Merry Meet Family and Friends!
I consider myself a Steward of the Earth. As "new agey" as that may sound, it is by far, the most accurate description. So when events such as the gulf oil spill take place, and I see the carnage left in it's path, it leaves me feeling helpless and frustrated. But, not hopeless. Never hopeless. I believe that the Earth will take care of it's own and while there may be casualties along the way, the balance will be restored. Cause' the Mother's awesome like that!
And while I may be able to do little on my own to contribute to the clean up efforts, I continue to do what I can within my own sacred space.
We are in the midst of a brutal heat wave here in New Jersey. Temperatures have topped 100 degrees, with nothing more than a few sprinkles of rain for weeks. Our town is under water restrictions which I'm finding much more painful to accept and comply with when I look upon the herbs and plantings, that I have so loving cared for, withering in the unrelenting heat.
I stepped outside a few days ago and the humidity enveloped me like a shroud. The sky was perfectly cloudless without even a hint of breeze. I noticed a Robin attempting to drink from our pond and as I watched, it fell over. I ran to see if I could help and found it huddled under the shade of a bush, shielding itself from the brutality of the Sun's rays. I thought it might fly off when I approached, but it remained still, beak open, it's breathing labored. I quickly fetched my watering can and filled it with cool water. I gently poured tiny drops into it's mouth and over it's wings. As I did, it tilted his little head back to drink. I was relieved. When I returned later, it was gone. When I turned to go back into the house, I noticed it lying at my feet, eyes open wide. It had died. I was heartbroken. Nature can be so cruel, or so they say. Who are "they" anyway?
My husband would say, that I'm interfering with life's natural order. And perhaps, that's true. But, how does one know when to let nature take it's course or to give our best efforts to sustain it?
We humans become ill every day. At times, through no fault of our own, at others, by assaulting our bodies with our own personal gulf oil spills. And yet, when we develop diseases that threaten the preciousness of life, we pump it with toxins and resort to extreme measures to sustain it's quality, even long after that possibility no longer exists.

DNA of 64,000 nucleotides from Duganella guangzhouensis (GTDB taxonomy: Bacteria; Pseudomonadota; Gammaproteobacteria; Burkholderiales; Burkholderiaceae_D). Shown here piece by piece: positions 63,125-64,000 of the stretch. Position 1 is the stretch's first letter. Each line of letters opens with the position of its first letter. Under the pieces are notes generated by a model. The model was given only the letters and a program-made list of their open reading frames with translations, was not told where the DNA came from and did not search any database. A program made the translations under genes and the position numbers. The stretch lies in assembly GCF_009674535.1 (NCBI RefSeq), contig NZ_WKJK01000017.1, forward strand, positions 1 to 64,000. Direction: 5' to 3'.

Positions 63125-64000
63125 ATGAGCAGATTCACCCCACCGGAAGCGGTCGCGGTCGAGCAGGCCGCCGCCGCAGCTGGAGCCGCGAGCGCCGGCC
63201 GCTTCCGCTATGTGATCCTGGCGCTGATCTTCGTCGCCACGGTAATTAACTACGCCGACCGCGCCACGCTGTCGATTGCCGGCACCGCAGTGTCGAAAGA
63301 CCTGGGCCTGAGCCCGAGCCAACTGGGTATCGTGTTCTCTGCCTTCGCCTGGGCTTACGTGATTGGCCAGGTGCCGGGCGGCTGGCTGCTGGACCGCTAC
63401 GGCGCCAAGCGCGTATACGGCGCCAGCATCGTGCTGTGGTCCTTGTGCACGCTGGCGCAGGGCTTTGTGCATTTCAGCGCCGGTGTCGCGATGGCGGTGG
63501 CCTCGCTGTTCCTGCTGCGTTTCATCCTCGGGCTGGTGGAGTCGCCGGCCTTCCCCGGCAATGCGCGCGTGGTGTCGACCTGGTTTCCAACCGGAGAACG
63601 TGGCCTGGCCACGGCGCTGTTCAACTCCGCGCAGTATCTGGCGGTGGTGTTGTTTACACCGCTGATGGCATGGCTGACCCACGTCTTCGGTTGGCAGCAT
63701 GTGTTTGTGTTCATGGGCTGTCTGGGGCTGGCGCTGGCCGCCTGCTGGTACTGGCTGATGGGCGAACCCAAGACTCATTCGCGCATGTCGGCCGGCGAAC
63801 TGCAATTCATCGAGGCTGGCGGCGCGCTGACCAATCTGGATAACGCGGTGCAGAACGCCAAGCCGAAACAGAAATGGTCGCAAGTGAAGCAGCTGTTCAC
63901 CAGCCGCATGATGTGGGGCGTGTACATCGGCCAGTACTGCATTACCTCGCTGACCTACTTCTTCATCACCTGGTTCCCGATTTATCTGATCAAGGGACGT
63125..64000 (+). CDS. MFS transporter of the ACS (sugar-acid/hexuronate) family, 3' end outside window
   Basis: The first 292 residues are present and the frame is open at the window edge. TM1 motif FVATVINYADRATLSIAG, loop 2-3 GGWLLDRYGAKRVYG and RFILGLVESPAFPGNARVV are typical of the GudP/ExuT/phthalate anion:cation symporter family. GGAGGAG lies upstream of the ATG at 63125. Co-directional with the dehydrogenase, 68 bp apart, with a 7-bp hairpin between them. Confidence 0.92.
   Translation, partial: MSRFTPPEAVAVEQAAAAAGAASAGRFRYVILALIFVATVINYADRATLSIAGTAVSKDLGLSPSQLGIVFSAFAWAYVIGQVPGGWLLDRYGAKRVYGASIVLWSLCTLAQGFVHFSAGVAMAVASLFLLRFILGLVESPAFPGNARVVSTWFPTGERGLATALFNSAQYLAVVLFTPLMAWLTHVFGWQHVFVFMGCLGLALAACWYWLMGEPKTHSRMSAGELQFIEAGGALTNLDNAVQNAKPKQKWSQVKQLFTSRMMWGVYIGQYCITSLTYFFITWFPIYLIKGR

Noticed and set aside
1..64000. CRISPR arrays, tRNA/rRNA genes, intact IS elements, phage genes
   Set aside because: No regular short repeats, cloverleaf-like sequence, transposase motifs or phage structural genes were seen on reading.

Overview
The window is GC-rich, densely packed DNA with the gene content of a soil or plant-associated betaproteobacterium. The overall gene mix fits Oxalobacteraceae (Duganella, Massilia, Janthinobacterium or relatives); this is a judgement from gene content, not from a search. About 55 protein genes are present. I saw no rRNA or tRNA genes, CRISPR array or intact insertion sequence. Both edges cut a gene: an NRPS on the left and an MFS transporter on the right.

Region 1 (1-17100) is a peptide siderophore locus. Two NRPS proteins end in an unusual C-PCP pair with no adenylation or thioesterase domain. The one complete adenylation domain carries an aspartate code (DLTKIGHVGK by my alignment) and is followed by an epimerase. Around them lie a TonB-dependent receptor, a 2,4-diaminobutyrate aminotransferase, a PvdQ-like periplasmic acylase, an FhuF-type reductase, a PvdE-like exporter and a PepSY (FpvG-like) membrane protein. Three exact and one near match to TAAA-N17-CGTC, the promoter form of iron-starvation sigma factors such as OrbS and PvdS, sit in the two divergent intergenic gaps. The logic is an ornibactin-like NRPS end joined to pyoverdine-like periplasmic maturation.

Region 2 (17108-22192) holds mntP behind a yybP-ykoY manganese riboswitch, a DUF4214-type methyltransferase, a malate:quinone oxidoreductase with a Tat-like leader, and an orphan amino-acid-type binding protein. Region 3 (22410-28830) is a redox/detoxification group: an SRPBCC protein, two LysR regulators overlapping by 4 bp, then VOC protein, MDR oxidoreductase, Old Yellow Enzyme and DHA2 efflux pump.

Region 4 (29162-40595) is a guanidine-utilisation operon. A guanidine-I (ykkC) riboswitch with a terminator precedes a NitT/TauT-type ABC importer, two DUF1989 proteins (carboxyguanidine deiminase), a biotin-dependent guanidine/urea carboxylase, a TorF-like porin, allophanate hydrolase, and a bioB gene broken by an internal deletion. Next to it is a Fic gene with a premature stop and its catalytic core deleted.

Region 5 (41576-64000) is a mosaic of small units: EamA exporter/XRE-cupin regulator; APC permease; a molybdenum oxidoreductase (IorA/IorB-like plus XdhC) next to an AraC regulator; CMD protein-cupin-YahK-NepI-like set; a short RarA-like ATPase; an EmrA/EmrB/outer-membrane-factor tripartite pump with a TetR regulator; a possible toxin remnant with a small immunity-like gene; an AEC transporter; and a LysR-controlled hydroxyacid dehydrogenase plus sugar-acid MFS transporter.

Is this not interfering with life's natural cycle? And why is life's importance determined by the order of species? What makes some species less worthy of life than others?
Humankind. The greatest creation of the Gods or a wonderment of evolution? Perhaps a little of both? So long it's been debated. I've yet to decide, nor am I certain that it really matters. In order of species, we are Masters of all we survey. I bear witness to the miracles of modern medicine and technology every day. And yet, yet...we have been the single most destructive force to the planet that continues to sustain us, despite the aggressiveness of our malignancy.
Perhaps my efforts are, as my husband suggests, tampering with with life's "natural order". Perhaps allowing nature to take its course is what, in the big picture of things, I'm supposed to do.
Me? I'm going to continue screw with nature! I will water my herbs when the Mother sees fit to withhold rain. I will feed birds and animals in my sacred space when she blankets the ground with snow. I will continue to aid all those sentient beings that allow me the honor of living amongst them, in the place that was "home" to them long before we decided it was "ours". For me it's more than a labor of love.
I consider it penance for being one of God's greatest mistakes.
In Darkness, Light,
Friday, July 9, 2010
Merry Meet Family and Friends!
Posted by Tracy ~ The UnOfficial Witch of Ridgewood at 8:30 AM